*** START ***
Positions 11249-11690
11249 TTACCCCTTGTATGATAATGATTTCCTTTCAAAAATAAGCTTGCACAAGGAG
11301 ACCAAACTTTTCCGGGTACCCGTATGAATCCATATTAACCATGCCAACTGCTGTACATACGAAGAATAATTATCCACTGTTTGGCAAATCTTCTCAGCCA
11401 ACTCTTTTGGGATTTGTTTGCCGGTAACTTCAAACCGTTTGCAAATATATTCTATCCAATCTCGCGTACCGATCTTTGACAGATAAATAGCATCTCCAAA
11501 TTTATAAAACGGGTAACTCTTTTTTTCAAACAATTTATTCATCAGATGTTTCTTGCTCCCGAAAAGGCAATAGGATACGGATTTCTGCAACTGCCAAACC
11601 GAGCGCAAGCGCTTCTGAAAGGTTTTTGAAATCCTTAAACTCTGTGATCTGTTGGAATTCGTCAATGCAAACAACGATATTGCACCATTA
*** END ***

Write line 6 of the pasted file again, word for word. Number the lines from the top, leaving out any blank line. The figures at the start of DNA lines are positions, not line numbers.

11601 GAGCGCAAGCGCTTCTGAAAGGTTTTTGAAATCCTTAAACTCTGTGATCTGTTGGAATTCGTCAATGCAAACAACGATATTGCACCATTA